Users on social media have claimed that welfare applicants in Florida, Kentucky, and Missouri require drug testing, which is partly false. A 2011 Florida law that was passed to drug test all welfare recipients was struck down as unconstitutional in 2014. A similar Kentucky bill was introduced but never passed. In Missouri, however, some welfare applicants or recipients are indeed required to take a drug test.
One image on Facebook reads, in part “Here…let me tick some people off…Did you get drug tested today? Thank you Florida, Kentucky, and Missouri, which are the first states that will require drug testing when applying for welfare.” (here).
In 2011, Florida passed a law that would drug test all welfare recipients of the federal program known as Temporary Assistance to Needy Families (here).
That law faced a lawsuit in 2011 by the American Civil Liberties Union (ACLU) before being determined as unconstitutional by a federal appeals court in 2014 (here).
Both the Florida ACLU and Dante Trevisani, the executive director of The Florida Justice Initiative, a nonprofit law firm that filed the 2011 lawsuit alongside the ACLU, told Reuters that although the law was deemed unconstitutional, the statute still exists on the Florida government website because the law was not repealed (it would have to be repealed by the Florida legislature to be removed from the Florida statutes) (here).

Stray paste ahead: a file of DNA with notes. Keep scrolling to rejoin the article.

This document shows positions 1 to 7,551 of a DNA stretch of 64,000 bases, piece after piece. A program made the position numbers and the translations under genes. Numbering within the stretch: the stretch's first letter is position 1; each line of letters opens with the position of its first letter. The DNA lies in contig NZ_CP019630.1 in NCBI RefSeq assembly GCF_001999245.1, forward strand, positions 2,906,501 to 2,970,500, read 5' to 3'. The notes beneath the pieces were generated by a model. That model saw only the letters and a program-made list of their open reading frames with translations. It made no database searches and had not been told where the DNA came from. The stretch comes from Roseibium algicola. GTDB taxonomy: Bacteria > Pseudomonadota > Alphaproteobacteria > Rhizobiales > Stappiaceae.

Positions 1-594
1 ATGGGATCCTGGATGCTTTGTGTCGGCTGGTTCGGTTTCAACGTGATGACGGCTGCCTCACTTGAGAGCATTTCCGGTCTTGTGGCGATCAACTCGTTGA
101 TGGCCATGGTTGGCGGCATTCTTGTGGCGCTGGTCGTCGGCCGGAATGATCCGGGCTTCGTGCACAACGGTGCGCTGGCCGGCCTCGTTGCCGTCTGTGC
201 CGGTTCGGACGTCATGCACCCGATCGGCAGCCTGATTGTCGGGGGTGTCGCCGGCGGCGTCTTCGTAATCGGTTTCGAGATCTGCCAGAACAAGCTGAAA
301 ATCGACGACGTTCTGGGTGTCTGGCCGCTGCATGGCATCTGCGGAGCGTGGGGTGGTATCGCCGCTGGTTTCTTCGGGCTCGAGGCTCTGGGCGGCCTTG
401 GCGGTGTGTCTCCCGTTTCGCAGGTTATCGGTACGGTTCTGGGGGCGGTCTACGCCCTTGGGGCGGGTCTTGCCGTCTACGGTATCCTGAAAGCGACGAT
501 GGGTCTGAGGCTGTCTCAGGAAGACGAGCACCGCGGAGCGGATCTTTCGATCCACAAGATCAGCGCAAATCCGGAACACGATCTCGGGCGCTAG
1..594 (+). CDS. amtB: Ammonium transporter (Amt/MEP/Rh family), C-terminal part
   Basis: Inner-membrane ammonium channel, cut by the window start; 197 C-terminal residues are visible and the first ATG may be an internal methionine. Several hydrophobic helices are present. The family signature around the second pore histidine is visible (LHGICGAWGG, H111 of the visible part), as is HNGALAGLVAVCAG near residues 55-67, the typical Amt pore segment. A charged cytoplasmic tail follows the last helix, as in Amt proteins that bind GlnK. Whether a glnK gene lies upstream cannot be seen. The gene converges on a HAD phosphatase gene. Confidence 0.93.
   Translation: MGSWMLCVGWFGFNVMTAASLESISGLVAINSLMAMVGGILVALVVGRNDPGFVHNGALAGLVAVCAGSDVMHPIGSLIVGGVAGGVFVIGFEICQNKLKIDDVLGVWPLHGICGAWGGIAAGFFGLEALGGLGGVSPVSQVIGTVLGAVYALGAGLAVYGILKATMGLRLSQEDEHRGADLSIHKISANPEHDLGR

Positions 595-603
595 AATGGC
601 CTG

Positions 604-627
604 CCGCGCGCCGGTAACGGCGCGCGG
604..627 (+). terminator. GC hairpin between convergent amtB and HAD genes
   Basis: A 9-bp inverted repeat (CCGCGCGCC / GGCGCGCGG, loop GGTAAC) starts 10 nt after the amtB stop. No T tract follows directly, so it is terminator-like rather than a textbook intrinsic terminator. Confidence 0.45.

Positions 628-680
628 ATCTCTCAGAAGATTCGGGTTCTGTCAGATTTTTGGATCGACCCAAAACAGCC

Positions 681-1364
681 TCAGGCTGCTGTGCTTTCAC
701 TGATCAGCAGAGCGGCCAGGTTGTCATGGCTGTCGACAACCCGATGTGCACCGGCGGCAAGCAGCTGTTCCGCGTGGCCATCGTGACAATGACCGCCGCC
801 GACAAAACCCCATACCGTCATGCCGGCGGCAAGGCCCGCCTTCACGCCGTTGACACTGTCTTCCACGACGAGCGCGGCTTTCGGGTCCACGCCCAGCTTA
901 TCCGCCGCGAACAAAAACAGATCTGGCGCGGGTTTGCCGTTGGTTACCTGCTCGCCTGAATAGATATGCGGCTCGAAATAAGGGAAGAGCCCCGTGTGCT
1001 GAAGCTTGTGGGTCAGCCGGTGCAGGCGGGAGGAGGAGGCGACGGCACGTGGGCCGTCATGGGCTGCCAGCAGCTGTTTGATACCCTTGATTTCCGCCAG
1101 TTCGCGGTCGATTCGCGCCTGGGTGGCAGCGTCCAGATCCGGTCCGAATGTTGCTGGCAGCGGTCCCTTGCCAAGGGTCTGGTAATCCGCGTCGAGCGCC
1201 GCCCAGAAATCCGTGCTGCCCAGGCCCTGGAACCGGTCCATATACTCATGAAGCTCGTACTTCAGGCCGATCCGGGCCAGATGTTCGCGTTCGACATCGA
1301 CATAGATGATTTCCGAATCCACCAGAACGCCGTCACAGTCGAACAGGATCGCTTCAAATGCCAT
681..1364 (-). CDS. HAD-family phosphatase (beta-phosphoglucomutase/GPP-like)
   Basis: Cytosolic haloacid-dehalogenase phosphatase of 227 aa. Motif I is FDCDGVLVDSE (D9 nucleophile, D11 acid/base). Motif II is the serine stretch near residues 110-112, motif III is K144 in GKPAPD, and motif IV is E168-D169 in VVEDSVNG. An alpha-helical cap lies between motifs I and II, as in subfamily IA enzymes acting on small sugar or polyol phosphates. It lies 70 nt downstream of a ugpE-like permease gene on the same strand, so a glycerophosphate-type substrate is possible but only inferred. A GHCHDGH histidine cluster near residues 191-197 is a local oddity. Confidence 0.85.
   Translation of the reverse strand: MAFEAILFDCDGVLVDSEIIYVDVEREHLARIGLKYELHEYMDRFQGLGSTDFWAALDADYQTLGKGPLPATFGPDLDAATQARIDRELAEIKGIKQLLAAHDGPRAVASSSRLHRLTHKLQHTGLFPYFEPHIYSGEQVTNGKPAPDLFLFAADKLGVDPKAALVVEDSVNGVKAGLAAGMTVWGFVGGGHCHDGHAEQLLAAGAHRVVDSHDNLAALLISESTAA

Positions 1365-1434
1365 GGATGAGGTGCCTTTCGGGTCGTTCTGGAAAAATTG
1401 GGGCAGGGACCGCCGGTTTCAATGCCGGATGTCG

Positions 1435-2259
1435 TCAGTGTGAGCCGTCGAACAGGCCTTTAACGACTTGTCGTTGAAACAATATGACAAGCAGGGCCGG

Despite the law being in the statute books, it cannot be enforced, Trevisani said. The ACLU echoed this, saying it “cannot be constitutionally enforced.”
The Florida Department of Children and Families, which oversees welfare benefits in the state, did not respond to a Reuters request for comment.
In 2011, Kentucky introduced a similar House Bill 208 that would require substance abuse screening for adults applying for monetary public assistance, food stamps, or medical assistance.
Mike Wynn, the public information manager for Kentucky’s Legislative Research Commission said that the bill was not passed. He added that he is not currently “aware of any law in Kentucky that would require recipients of public assistance to undergo drug tests.”
A Reuters search for House Bill 208 in the 2011 regular session on the Kentucky Legislative Research Commission’s website showed that the bill was not passed after being sent to Kentucky’s Health and Welfare Committee (here).
A Missouri House of Representatives website shows that House Bill 73 was passed in 2011, which requires certain applicants and beneficiaries of the Temporary Assistance for Needy Families (TANF) program to be tested for illegal drug use (here).
Partly false. Florida’s law to drug test all welfare recipients was struck down in 2014 by a federal appeals court. In Kentucky, a similar bill was never passed. A Missouri bill was passed in 2011 to allow for applicants for welfare benefits to be drug tested.
This article was produced by the Reuters Fact Check team. Read more about our work to fact-check social media posts here .